Marching down to their boats on the shore.

Then he climbed the tower of the Old North Church,
By the wooden stairs, with stealthy tread,
To the belfry-chamber overhead,
And startled the pigeons from their perch
On the sombre rafters, that round him made
Masses and moving shapes of shade,—
By the trembling ladder, steep and tall,
To the highest window in the wall,
Where he paused to listen and look down
A moment on the roofs of the town,
And the moonlight flowing over all.

Beneath, in the churchyard, lay the dead,
In their night-encampment on the hill,
Wrapped in silence so deep and still
That he could hear, like a sentinel’s tread,
The watchful night-wind, as it went
Creeping along from tent to tent,
And seeming to whisper, ‘All is well!’
A moment only he feels the spell
Of the place and the hour, and the secret dread
Of the lonely belfry and the dead;
For suddenly all his thoughts are bent
On a shadowy something far away,
Where the river widens to meet the bay,—
A line of black that bends and floats
On the rising tide, like a bridge of boats.

Meanwhile, impatient to mount and ride,
Booted and spurred, with a heavy stride
On the opposite shore walked Paul Revere.
Now he patted his horse’s side,
Now gazed at the landscape far and near,
Then, impetuous, stamped the earth,
And turned and tightened his saddle-girth;
But mostly he watched with eager search
The belfry-tower of the Old North Church,
As it rose above the graves on the hill,
Lonely and spectral and sombre and still.
And lo! as he looks, on the belfry’s height
A glimmer, and then a gleam of light!
He springs to the saddle, the bridle he turns,
But lingers and gazes, till full on his sight
A second lamp in the belfry burns!

A hurry of hoofs in a village street,
A shape in the moonlight, a bulk in the dark,
And beneath, from the pebbles, in passing, a spark
Struck out by a steed flying fearless and fleet;
That was all! And yet, through the gloom and the light,
The fate of a nation was riding that night;
And the spark struck out by that steed, in his flight,
Kindled the land into flame with its heat.

He has left the village and mounted the steep,
And beneath him, tranquil and broad and deep,
Is the Mystic, meeting the ocean tides;
And under the alders that skirt its edge,
Now soft on the sand, now loud on the ledge,
Is heard the tramp of his steed as he rides.

It was twelve by the village clock,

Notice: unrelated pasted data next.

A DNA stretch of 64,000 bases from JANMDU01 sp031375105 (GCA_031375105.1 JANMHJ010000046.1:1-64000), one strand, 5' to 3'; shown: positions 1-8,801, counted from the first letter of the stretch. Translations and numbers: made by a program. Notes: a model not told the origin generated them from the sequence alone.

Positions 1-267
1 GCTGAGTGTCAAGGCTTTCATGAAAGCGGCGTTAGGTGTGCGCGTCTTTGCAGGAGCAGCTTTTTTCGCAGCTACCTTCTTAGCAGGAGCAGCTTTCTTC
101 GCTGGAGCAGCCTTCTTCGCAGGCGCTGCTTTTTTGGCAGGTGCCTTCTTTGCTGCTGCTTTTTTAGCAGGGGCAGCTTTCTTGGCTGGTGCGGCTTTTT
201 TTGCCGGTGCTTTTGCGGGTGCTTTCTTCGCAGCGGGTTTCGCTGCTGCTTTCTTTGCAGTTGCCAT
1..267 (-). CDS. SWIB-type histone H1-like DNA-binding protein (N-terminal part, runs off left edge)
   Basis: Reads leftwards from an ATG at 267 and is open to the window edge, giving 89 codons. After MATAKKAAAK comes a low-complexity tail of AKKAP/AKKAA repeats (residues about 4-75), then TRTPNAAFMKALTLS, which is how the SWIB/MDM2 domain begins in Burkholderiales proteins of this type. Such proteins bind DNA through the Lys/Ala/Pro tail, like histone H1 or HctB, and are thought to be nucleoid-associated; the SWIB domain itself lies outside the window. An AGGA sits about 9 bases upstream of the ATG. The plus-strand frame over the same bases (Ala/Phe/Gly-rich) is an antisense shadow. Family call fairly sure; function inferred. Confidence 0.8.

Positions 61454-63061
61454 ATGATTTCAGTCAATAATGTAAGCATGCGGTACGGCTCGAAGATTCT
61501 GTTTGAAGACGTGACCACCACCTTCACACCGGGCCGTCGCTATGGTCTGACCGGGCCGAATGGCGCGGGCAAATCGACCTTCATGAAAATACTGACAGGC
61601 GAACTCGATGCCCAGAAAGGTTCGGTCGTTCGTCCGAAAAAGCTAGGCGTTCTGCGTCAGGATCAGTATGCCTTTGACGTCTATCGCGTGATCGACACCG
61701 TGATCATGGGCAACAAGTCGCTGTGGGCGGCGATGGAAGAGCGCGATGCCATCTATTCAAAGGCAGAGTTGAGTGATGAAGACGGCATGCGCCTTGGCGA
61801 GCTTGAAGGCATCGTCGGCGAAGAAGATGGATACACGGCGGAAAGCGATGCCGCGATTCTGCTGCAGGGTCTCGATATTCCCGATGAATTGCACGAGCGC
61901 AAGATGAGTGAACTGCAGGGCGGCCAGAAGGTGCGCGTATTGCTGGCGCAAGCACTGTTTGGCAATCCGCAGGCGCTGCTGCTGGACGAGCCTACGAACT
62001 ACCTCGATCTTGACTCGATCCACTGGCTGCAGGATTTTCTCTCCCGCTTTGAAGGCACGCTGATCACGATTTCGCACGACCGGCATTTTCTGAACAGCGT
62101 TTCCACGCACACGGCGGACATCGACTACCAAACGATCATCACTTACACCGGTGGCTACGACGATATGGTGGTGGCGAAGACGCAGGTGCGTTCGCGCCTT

When he crossed the bridge into Medford town.
He heard the crowing of the cock,
And the barking of the farmer’s dog,
And felt the damp of the river fog,
That rises after the sun goes down.

It was one by the village clock,
When he galloped into Lexington.
He saw the gilded weathercock
Swim in the moonlight as he passed,
And the meeting-house windows, blank and bare,
Gaze at him with a spectral glare,
As if they already stood aghast
At the bloody work they would look upon.

It was two by the village clock,
When he came to the bridge in Concord town.
He heard the bleating of the flock,
And the twitter of birds among the trees,
And felt the breath of the morning breeze
Blowing over the meadows brown.
And one was safe and asleep in his bed.
Who at the bridge would be first to fall,
Who that day would be lying dead,
Pierced by a British musket-ball.

You know the rest. In the books you have read,
How the British Regulars fired and fled,—
How the farmers gave them ball for ball,
From behind each fence and farm-yard wall,
Chasing the red-coats down the lane,
Then crossing the fields to emerge again
Under the trees at the turn of the road,
And only pausing to fire and load.

So through the night rode Paul Revere;
And so through the night went his cry of alarm
To every Middlesex village and farm,—
A cry of defiance and not of fear,
A voice in the darkness, a knock at the door
And a word that shall echo forevermore!
For, borne on the night-wind of the Past,
Through all our history, to the last,
In the hour of darkness and peril and need,
The people will waken and listen to hear
The hurrying hoof-beats of that steed,
And the midnight message of Paul Revere.